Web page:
The IEEE Medical Imaging Conference (MIC) is the leading international scientific medical imaging meeting bringing together a broad community interested in the physics, engineering, and mathematical aspects of medical imaging. As the field rapidly evolves towards interdisciplinary, multi-modality approaches, the topics covered in the conference range from nuclear medicine (SPECT and PET) to X-ray, CT, optical, MR imaging, and their combination. In addition to this broad portfolio, Joint NSS-MIC sessions will cover hardware topics of interest to both communities and Short Courses will cover specialized timely topics. Authors are invited to submit papers describing original, previously unpublished work pertaining to the topics listed here.

Georges El-Fakhri
MIC Program Chair
Harvard Medical School, USA

Katia Parodi
MIC Deputy Program Chair
Ludwig Maximilians University, Germany

Aspiring MIC Workshop Organizers!

If you wish to organize and execute an MIC-related Workshop, contact the MIC Program Chair before 1 June 2014 to discuss the possibility and details of including your workshop concept in the MIC Program.

Quantitative medical imaging is affected by physical factors (e.g., scatter in ionizing imaging, noise, limited spatial resolution) as well as factors associated with patient physiology (e.g., respiratory and cardiac motion) that limit the accuracy that can be achieved in-vivo. This track pertains to novel techniques for compensating for the physical and other technical factors as well as the physiological factors affecting quantitation with special emphasis on recent advances in quantitative imaging.
The growing clinical use of nuclear medicine imaging in a broad range of applications in diagnostic imaging as well as therapy and theranostics is posing new demands on the imaging performances of Emission Tomography instrumentation. While basic developments in novel detector technology and multimodal systems will be covered in New Detector Materials/Technologies for Medical Imaging, Multi-Modality Systems, the focus of this session will be on complete system solutions. This includes innovative developments towards significant improvements in key features (e.g., sensitivity, spatial resolution, …), assessment of performance and image quality of Positron-Emission-Tomography and Single-Photon-Emission-Computed Tomography instrumentation.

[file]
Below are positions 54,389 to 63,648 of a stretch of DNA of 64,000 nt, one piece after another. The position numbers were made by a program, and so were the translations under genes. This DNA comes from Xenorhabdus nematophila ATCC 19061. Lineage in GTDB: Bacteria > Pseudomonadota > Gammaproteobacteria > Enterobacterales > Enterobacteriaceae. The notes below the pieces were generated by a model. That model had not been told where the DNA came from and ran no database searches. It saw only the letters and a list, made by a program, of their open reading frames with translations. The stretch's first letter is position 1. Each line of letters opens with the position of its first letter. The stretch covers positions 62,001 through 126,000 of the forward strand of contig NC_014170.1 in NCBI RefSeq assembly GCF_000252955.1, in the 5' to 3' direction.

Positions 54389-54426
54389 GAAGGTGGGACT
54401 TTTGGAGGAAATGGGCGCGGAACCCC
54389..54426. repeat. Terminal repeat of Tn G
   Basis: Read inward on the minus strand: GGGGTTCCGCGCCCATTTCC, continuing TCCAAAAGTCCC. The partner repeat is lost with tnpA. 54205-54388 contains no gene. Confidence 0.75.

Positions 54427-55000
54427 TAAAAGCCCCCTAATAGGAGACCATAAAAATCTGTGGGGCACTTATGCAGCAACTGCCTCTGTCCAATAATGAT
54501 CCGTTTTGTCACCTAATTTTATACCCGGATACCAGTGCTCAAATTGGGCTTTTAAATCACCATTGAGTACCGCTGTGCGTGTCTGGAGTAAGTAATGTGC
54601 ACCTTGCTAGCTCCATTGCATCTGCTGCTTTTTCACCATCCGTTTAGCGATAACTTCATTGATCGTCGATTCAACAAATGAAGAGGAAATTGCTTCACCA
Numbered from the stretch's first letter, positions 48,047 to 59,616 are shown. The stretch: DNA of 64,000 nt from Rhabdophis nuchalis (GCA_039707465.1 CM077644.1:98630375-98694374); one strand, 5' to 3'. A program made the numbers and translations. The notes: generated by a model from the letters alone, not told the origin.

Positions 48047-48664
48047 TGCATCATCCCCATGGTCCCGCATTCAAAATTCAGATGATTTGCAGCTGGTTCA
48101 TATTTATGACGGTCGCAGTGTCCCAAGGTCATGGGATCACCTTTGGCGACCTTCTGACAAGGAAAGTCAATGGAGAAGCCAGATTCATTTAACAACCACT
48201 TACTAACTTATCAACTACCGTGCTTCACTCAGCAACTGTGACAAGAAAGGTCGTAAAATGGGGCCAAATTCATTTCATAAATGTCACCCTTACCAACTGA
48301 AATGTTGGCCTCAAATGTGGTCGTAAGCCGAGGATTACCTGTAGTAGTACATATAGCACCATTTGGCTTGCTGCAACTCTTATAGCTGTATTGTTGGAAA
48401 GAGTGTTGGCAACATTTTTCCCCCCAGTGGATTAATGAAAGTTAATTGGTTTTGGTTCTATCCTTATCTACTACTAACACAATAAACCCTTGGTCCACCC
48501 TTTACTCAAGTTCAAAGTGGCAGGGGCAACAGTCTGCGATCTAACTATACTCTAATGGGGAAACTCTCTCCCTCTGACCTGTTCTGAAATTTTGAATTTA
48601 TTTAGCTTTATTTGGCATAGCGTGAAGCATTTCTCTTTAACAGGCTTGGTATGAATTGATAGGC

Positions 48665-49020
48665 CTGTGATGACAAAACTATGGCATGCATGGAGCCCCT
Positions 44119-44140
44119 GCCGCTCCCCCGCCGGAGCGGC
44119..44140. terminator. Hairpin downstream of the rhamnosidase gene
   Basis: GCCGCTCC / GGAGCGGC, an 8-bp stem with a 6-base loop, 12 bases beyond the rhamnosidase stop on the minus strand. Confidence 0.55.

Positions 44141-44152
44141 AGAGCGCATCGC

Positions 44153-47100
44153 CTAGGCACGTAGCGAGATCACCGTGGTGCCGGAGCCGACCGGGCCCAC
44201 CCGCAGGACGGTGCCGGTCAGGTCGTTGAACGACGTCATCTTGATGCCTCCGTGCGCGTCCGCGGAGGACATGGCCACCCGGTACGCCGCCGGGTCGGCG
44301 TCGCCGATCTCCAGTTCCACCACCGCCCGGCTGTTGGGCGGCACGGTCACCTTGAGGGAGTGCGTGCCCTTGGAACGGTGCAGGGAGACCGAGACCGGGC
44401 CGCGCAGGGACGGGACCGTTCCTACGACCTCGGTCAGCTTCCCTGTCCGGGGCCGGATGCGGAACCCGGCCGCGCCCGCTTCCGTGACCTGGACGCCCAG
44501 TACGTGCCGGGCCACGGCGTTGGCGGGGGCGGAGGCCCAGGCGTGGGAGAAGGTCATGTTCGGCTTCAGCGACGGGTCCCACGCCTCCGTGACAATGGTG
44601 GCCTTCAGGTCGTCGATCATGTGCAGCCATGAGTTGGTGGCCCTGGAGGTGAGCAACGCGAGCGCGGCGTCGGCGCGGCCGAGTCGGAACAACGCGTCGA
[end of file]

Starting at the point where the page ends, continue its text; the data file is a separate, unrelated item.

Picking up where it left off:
Technical and performance aspects related to pre-clinical molecular imaging instrumentation, techniques and systems such as spatial resolution, sensitivity, scanning efficiency, accuracy, and reproducibility. Special emphasis is on advances in high-resolution systems that push current performance limits (e.g., sub mm micro PET, sensitivity) to explore new molecular horizons as well as multi-modality small animal (e.g., mice, rat) scanners.
Novel work in the area of image reconstruction for any/all medical imaging modalities (e.g., SPECT, PET, CT, MRI, OCT) is encouraged for submission. Both analytical and model based iterative approaches are welcomed. Novel approaches for accelerated reconstruction, sparse sampling, model based reconstruction, etc. as well as the evaluation of the performance of these approaches are also welcomed.
Recent advances in the precision of the delivery of photon and hadron beams has yielded increasing developments in the development of unconventional approaches to image guided radiotherapy. This track focuses on innovative research for the integration of imaging at the treatment site, as well as emerging techniques of in-vivo range verification in hadron therapy. Novel applications of existing technologies or innovative solutions offering new image guidance possibilities in photon and ion beam therapy are welcomed.
All aspects related to intra-operative probes (e.g., gamma probes, beta probes as well as optical and other probes using non-ionizing radiation) with special emphasis on advances for monitoring therapy, minimally invasive treatment, as well as novel portable and/or dedicated imaging systems (e.g., portable CT, mobile PET-CT) that open new opportunities in bedside imaging (e.g., intensive care units, in the surgery theater, in room imaging during treatment).